Wednesday 28 Feb 2024
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The Port Klang Free Zone (PKFZ) scandal has a storyline fit for the silver screen, what with its political intrigue, mismanagement of public funds and with a few of the “main actors” now brought to trial.

While whiffs of PKFZ’s mismanagement and abuse of public funds first emerged several years ago, public attention was piqued again when The Edge published a story in early April saying the cost of the project could have escalated to RM8 billion from the initial RM2.3 billion when it was mooted in 2000.

The next chapter opened when a PricewaterhouseCoopers’ (PwC) position review commissioned by the Port Klang Authority (PKA) was released. Although the report was ready in February, it was not until the end of May that it was made public, after clearing several technical hurdles. The report confirmed mismanagement, among other things — where decisions were made without consultation — and conflicts of interest. The likelihood of the cost ballooning to RM12.6 billion, if the PKA did not take necessary steps to restructure its RM4.6 billion loan from the government, was very high.

The central figures of the scandal include former transport ministers Tun Dr Ling Liong Sik and Tan Sri Chan Kong Choy, former PKA general manager Datin Paduka O C Phang and Kuala Dimensi Sdn Bhd (KDSB) CEO Datuk Seri Tiong King Sing, who is also the MP for Bintulu and chairman of the Barisan Nasional Backbenchers Club.

Events took a dramatic turn when news broke that Transport Minister Datuk Seri Ong Tee Keat took rides in Tiong’s private jets. Tiong alleged that Ong never paid for the rides on five occasions, totalling over RM120,000, but Ong retorted that his office was never billed.

Then Tiong alleged that he had “donated” RM10 million to Ong during the run-up to the MCA party election in 2008 to be used for party activities. Ong, in turn, filed a RM500 million defamation suit against Tiong and a hearing is scheduled for next February.

The opposition, with Lim Kit Siang leading the pack, was relentless in its pursuit of the issue from day one and turned the heat on Ong and his ministry. Once the PwC report was made public, Lim went through it with a fine-toothed comb and started bombarding Ong with three questions per day in press conferences and on his blog. He finally stopped at question No 108, with many of the questions unanswered.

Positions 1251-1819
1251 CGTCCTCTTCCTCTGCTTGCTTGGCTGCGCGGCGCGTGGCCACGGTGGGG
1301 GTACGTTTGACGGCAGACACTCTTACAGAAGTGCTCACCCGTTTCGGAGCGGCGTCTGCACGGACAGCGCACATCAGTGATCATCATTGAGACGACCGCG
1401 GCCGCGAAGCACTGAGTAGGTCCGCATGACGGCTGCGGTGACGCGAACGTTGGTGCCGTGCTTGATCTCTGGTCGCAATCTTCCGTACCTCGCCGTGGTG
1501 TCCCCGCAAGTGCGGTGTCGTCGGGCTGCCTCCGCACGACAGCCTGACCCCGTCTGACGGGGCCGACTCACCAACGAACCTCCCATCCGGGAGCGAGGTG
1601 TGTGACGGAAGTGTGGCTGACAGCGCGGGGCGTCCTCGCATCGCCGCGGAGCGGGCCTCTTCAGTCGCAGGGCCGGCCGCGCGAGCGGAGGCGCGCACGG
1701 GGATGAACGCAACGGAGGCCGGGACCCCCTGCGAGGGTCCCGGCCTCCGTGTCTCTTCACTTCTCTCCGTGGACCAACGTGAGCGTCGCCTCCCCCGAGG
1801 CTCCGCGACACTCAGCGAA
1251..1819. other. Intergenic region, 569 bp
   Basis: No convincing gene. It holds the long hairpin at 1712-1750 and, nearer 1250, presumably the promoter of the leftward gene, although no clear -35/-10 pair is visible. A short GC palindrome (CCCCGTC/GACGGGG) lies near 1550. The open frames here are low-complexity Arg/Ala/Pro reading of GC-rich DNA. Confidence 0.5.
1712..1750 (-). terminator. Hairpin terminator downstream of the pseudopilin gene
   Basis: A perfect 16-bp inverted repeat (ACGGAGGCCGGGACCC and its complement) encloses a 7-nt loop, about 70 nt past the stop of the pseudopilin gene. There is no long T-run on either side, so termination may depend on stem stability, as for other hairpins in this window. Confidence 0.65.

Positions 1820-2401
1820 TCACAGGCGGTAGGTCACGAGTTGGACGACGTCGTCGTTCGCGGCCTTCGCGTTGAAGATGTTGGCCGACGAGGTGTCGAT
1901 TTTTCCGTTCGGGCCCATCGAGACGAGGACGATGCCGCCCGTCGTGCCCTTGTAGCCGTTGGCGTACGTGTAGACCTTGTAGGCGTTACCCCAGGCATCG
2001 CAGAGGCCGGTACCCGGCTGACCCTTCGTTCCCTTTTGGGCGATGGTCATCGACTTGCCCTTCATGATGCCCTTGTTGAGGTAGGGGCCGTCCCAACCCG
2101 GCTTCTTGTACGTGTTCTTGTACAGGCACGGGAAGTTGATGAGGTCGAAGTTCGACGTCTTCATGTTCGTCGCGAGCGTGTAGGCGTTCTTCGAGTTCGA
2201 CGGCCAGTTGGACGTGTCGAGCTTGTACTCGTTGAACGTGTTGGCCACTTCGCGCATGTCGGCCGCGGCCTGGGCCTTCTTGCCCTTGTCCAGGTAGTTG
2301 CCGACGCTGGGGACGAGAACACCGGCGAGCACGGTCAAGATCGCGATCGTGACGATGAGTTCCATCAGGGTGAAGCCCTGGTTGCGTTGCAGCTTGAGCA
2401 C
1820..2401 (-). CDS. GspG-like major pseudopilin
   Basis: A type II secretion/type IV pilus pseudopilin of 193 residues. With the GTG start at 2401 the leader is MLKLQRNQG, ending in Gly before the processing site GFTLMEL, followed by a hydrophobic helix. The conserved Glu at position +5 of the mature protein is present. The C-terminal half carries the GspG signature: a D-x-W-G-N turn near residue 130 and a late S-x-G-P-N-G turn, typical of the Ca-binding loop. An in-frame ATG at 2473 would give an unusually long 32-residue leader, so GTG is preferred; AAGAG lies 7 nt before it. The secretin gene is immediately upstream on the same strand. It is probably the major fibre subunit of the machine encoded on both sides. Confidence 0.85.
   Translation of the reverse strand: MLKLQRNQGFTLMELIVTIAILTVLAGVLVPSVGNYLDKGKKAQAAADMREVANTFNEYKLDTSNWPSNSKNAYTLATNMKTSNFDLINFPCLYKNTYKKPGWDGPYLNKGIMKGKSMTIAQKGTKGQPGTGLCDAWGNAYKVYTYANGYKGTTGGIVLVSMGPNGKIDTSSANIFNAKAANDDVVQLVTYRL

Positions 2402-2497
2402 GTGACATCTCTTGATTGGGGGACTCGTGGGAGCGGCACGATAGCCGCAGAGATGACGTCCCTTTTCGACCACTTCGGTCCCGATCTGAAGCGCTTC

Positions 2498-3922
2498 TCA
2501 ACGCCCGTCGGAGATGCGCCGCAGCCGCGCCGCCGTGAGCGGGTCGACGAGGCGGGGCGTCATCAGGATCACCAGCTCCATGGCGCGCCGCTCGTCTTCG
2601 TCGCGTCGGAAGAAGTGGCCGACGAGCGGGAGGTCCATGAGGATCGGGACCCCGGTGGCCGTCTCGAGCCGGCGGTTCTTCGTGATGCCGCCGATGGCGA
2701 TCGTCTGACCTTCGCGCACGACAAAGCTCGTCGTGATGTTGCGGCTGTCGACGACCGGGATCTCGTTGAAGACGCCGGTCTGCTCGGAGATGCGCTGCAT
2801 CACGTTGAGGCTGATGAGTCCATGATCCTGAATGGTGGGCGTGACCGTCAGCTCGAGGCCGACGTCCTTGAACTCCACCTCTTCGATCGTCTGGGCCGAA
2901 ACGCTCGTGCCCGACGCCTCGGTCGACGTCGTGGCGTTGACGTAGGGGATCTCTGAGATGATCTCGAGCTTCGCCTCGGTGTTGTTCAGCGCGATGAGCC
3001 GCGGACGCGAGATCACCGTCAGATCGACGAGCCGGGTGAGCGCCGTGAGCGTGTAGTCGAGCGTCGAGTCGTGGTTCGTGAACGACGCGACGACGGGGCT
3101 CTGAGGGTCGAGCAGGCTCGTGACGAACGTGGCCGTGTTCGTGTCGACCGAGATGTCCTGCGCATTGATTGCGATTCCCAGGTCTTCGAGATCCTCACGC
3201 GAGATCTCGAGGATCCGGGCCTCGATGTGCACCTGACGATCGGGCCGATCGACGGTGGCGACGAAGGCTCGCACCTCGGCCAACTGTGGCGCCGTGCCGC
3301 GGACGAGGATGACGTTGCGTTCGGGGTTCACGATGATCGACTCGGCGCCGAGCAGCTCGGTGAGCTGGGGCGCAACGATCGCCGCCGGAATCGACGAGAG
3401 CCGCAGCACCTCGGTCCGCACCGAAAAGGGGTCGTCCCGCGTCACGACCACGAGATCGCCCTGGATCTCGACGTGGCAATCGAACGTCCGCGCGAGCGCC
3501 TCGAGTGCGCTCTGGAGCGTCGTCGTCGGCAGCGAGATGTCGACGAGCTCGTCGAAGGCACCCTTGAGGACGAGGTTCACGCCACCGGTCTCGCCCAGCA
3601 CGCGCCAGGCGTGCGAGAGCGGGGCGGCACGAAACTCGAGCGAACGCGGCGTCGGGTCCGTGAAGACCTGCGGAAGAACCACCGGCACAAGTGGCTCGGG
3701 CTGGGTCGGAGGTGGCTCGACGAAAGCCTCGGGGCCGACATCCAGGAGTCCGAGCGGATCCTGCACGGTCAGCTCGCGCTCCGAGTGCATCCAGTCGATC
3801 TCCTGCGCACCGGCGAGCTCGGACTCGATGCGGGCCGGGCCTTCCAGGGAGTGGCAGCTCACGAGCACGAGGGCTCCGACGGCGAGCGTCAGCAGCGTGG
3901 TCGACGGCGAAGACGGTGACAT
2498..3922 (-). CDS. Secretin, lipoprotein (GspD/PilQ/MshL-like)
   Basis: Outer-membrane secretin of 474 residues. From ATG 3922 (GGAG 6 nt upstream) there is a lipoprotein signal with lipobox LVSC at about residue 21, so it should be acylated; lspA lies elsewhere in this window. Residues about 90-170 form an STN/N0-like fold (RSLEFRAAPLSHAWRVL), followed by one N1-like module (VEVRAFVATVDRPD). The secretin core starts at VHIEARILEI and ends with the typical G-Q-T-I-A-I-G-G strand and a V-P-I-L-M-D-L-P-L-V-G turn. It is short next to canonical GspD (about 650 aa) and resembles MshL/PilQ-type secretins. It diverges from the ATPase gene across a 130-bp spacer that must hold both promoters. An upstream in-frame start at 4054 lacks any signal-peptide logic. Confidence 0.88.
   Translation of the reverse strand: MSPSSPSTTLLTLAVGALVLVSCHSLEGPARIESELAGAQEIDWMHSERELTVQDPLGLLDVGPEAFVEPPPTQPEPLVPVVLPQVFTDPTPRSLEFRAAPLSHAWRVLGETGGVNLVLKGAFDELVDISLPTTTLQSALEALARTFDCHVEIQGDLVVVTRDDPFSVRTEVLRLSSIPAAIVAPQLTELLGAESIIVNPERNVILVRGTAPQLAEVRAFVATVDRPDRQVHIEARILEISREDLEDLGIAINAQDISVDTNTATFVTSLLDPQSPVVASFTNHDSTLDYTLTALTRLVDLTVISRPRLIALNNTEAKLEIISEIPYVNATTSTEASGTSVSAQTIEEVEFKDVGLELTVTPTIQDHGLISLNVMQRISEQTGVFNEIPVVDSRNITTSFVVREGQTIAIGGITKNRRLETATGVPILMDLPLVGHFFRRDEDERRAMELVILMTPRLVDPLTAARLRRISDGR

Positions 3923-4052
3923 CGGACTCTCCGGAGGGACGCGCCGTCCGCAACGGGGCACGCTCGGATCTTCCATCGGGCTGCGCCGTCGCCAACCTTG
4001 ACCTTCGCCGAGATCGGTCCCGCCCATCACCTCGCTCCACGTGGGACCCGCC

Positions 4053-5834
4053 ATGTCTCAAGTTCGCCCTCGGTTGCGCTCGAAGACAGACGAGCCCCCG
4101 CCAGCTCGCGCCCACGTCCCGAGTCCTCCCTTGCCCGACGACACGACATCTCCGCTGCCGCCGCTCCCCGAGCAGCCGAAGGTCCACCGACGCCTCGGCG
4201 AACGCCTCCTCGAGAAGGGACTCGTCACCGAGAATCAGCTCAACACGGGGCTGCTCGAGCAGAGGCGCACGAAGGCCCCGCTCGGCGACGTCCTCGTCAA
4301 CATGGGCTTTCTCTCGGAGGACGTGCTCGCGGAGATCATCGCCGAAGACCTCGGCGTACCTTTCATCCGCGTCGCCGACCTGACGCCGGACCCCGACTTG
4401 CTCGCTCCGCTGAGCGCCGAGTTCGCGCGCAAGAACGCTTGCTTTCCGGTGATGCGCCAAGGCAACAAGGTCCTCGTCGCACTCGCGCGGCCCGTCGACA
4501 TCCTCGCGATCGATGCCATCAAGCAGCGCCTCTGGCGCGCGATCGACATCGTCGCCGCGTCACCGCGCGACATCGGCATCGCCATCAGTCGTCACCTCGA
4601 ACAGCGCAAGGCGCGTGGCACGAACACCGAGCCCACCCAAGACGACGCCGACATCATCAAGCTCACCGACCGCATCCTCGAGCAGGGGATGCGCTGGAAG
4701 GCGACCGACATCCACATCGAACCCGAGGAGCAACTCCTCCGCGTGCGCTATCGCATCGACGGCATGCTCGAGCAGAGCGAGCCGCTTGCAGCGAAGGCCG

The opposition MPs also kicked up a fuss when they did not get copies of the report and appendices, as promised by Ong. They got their copies with the Public Accounts Committee (PAC) report in November.

The parliamentarians took the government to task for releasing some RM660 million to KDSB pending investigations into the scandal after PKA had decided to hold payments.

A number of task forces were also created by PKA upon the release of the report. Three  were set up to look into the actions that could be taken against those responsible for misconduct, to enhance corporate governance and to focus on business development for the free zone respectively. In September, Prime Minister Datuk Seri Najib Razak announced that Chief Secretary to the Government Tan Sri Mohd Sidek Hassan will head a super task force to look into the PKFZ scandal.

PKA, on the advice of its special task force, has lodged reports with the police and the Malaysian Anti-Corruption Commission and filed a series of lawsuits against Phang and KDSB.

The PAC devoted most of the parliamentary hiatus between July and September to probe the scandal. Star witnesses who appeared before the PAC include Ling, Chan, Phang, KDSB’s CEO Datuk Faisal Abdullah and former PKA chairmen Tan Sri Ting Chew Peh and Datuk Yap Pian Hon.

The PAC report, which was tabled in Parliament in November, recommended that Chan and Phang be investigated for criminal breach of trust (CBT) for their role in the PKFZ fiasco. It also found that the issuance of bonds was not in accordance with proper procedures and resulted in the government incurring massive losses because the funds that were obtained through government guarantee were not fully utilised for the implementation of the project.

The PAC asked the finance ministry to look into redeeming the bonds early because the papers issued by KDSB through its special vehicles carried a 7.5% interest rate compared to the usual rate of 4% for government-issued bonds. The PAC also recommended that the chief secretary to the government take action against the civil ser­vants on the PKA board because they failed to carry out their duties.

To date, the authorities have charged Phang with CBT totalling RM254.85 million while KDSB’s COO Stephen Abok and Bernard Tan of BTA Architects have been jointly charged with two counts of cheating PKA, involving RM4.8 million and RM1.337 million respectively. The fourth accused, Law Jenn Dong, a former KDSB employee, was jointly charged with Tan on nine counts of cheating PKA into endorsing a RM46.1 million payment.

Although Attorney-General Tan Sri Gani Patail has given the assurance that more people, including “big fish”, will be charged, at the time of writing, only four have been brought to court.

The PKFZ saga will continue in the new year when trials begin for the four accused. Whether new insights into the scandal will emerge during the trial remains to be seen.

This article appeared in Corporate page of The Edge Malaysia, Issue 787, Dec 28, 2009 – Jan 10, 2010.

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